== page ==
Re: (no subject)

From: charlie strauss <cems_at_earthlink_dot_net>
Date: Tue Jan 16 2007 - 11:32:28 CST

I have little doubt that parallel testing measures what is can measure accurately. And I certainly think it useful in foreclosing many kinds of errors. And even if we dismiss the claim that clever software could nefariously determine if it's being parallel tested and act properly, there's still the question of whether parallel testing really forecloses election error.

The kind of errors or suspicious events we seem to see most often are, naturally, the ones we can most easily observe. Things like sarasota or mecklenberg this year are narrowly focused events rather than universally distributed distortions. Things kike the vote reporting errors on ES&S machines that occur under low battery conditions that doug jones investigated only happen selectively and probably never to a machine under parallel testing which naturally has a higher level of supervision. Screen miscalibration errors like in texas are again unlikely in well controlled circumstances with professional testers doing the voting. These systematic kinds of errors in small numbers of machines are unlikely to be caught by paralell testing. The other kind of event is vote shaving sorts of outcomes where we hear people rpeorting votes shifting on screen. These are the kinds of things that parallel testing would also dismiss as tester error. (we know this for a fact since tha!
 t's exactly what happens in L&A testing when things don't add up).

It's not that paralle testing could not discover errors. It's just that when anomolies do occur in the real elections but not in the parallel tests, are we really reassured? If not then this bandaid solution is not healing the problem but simply covering it up.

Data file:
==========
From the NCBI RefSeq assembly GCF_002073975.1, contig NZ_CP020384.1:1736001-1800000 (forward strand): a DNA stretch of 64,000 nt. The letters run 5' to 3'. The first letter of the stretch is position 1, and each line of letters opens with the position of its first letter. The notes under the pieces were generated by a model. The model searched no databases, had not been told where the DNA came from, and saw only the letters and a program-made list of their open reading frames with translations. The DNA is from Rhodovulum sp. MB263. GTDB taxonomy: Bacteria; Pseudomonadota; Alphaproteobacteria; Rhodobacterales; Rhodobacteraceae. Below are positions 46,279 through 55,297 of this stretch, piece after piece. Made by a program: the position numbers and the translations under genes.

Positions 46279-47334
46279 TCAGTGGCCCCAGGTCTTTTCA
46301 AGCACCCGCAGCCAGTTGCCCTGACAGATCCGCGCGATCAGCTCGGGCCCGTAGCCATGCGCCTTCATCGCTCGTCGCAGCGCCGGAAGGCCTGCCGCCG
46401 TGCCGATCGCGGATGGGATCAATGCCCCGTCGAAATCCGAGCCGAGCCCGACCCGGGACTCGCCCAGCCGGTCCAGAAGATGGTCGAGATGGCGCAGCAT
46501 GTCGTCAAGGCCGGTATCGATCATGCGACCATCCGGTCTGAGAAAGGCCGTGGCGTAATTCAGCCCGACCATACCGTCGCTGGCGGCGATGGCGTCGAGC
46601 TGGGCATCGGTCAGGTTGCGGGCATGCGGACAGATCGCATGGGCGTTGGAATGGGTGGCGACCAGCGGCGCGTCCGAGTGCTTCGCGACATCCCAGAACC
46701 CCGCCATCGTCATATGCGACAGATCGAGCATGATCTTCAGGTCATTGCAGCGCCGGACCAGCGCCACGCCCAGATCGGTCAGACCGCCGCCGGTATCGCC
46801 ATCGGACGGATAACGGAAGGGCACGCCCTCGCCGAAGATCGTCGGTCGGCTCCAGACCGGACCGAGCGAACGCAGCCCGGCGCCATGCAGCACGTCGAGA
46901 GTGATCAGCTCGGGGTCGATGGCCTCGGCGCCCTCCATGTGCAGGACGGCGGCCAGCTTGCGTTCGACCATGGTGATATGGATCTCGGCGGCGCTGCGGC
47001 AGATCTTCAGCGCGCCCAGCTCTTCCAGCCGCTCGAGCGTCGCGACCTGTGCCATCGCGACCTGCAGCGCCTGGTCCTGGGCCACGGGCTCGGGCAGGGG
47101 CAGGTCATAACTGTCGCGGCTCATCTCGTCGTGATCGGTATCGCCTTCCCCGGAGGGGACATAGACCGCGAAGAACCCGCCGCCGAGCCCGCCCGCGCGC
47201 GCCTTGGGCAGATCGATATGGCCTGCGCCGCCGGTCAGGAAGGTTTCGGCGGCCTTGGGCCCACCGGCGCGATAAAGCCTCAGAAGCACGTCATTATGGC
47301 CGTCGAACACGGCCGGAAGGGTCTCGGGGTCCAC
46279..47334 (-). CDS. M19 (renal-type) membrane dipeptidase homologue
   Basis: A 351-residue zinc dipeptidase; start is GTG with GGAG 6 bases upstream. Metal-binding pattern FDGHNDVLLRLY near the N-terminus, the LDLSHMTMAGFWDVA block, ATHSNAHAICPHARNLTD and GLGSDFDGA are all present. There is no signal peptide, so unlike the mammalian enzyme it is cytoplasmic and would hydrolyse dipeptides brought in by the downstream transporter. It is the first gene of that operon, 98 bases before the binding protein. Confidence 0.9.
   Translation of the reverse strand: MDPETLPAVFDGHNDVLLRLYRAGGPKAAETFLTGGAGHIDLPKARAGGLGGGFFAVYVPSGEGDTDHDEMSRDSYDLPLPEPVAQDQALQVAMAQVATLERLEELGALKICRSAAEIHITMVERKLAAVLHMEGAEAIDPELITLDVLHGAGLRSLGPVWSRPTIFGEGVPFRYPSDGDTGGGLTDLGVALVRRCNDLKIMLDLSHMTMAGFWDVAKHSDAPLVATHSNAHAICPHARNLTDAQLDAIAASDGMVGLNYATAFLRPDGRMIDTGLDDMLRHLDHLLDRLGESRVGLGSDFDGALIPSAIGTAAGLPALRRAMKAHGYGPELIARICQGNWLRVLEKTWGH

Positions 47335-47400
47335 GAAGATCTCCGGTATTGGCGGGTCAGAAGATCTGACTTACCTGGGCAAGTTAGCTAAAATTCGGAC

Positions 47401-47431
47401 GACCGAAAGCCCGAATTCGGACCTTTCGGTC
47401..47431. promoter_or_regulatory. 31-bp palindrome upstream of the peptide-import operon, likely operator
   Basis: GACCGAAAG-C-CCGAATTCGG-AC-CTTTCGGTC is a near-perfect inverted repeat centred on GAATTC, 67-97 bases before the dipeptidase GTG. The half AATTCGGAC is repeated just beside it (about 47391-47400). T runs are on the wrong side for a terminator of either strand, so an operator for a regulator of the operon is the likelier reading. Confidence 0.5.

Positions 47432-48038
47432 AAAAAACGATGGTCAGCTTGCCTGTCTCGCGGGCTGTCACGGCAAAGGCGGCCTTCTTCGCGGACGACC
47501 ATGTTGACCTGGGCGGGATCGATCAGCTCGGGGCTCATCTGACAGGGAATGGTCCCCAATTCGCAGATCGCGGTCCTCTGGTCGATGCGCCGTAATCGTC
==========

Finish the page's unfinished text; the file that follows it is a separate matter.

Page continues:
-----Original Message-----
>From: David Jefferson <>
>Sent: Jan 16, 2007 8:55 AM
>To: Open Voting Consortium discussion list <>
>Subject: Re: [OVC-discuss] "California Monitoring Program Reports Votes Cast on Electronic Machines Were Accurately Recorded"
>I did not have anything to do with parallel testing in CA this year,
>but I have in the past. On the previous occasions the testing was
>done very carefully and professionally, and only one serious anomaly
>was ever found (a probable calibration problem on an ES&S DRE). I am
>not vouching for the information in this article since I was not
>there, but I don't think it is "the usual disinformation". It can
>probably be taken at face value.
>On Jan 16, 2007, at 7:39 AM, Edmund R. Kennedy wrote:
>> Hello:
>> Does anybody know anything about the story below? Seems like
>> the usual disinformation, but if anyone has participated, I'd be
>> interested in hearing about the methodology.
>> <
>> id=103256&utm_source=gten_070112&utm_medium=enews&utm_content=story>
>> --
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Received on Tue Jan 1 14:12:45 2008

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